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Architect Dan Brunn, AIA, redesigned a 3,600-square-foot residence in his minimalist aesthetic, while incorporating design cues from the home’s original architect Frank Gehry, FAIA.

The first-floor open-air plan accommodates work and display space for the owner, artist James Jean. Brunn created a dynamic undulating staircase wall—and utilized primary building materials of wood, concrete, and glass—as a nod to the shapes and materials famously used by Gehry.

The sculptural statement appears upon arrival, with the walnut wall leading from the entry into the living room, slightly protruding into the walkway. The shifting shapes and angles of the stairway are in homage to Gehry as well as to Jean, who features flowing arabesques in his art. The dynamic swoosh captures the sun so the slats encourage a dance of light and shadow and draw people upstairs.

A large-scale pivoting wall at the far end hides or reveals a multi-purpose room. A built-in murphy bed emerges from the floor-to-ceiling bookcase to transform the library into a guest room. Taking cues from Japanese tea houses, Brunn designed a wooden box-like volume for a variety of activities: social gatherings, meditation, or music performance. Walnut planks create canted walls that radiate out from the floor-to-ceiling sliding glass wall, with the wood surface rising along the slanted ceiling. A strip of lighting subtly accents the ceiling piece and relates to various strips—dynamic chandelier, edge of the pivot wall, light through the stairway slats—that create a leitmotif throughout the house.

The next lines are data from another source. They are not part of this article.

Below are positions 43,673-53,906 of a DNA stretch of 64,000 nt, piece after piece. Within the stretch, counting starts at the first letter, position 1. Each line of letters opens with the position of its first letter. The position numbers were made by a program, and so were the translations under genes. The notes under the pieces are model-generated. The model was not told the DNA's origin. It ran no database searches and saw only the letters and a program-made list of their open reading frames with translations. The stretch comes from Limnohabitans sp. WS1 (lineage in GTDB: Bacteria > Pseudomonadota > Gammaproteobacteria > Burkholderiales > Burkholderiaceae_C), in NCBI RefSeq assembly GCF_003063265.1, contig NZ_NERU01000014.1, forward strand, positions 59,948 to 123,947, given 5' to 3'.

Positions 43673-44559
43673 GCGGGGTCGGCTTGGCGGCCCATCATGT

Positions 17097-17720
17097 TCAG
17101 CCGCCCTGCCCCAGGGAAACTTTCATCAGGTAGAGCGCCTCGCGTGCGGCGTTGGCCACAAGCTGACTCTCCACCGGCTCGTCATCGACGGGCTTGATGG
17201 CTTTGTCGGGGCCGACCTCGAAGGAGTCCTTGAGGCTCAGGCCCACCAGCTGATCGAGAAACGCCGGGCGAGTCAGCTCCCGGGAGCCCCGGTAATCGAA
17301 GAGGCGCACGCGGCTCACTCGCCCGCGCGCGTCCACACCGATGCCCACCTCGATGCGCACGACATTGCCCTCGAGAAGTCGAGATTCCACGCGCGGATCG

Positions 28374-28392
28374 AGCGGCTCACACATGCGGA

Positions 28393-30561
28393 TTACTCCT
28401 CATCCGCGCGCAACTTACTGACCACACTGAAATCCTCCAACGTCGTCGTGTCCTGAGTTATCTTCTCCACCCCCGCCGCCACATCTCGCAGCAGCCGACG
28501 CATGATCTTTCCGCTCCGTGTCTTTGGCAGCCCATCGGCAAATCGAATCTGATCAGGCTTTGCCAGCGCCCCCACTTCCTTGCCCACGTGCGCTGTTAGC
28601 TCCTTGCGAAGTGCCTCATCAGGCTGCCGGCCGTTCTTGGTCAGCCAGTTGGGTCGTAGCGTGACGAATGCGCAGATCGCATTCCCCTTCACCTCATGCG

A lush garden area is visible and reachable through sliding glass doors. Copper paneling clads the exterior of the “tea house” volume. Garden features traditional species of Japanese bamboo, gingko, and maple, choreographed for a serene and peaceful setting. A concrete bench with wood slats relates to the interior and faces a wall that the artist uses as outdoor painting space.

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Upstairs, natural light seeps into the stairwell tunnel through a glass-enclosed open-air meditative garden accessible through the master bathroom. Previously boxed in with no access to the outdoors, this area was designed as a garden space by Brunn to acknowledge Gehry’s original intention to make the area an encased greenhouse.

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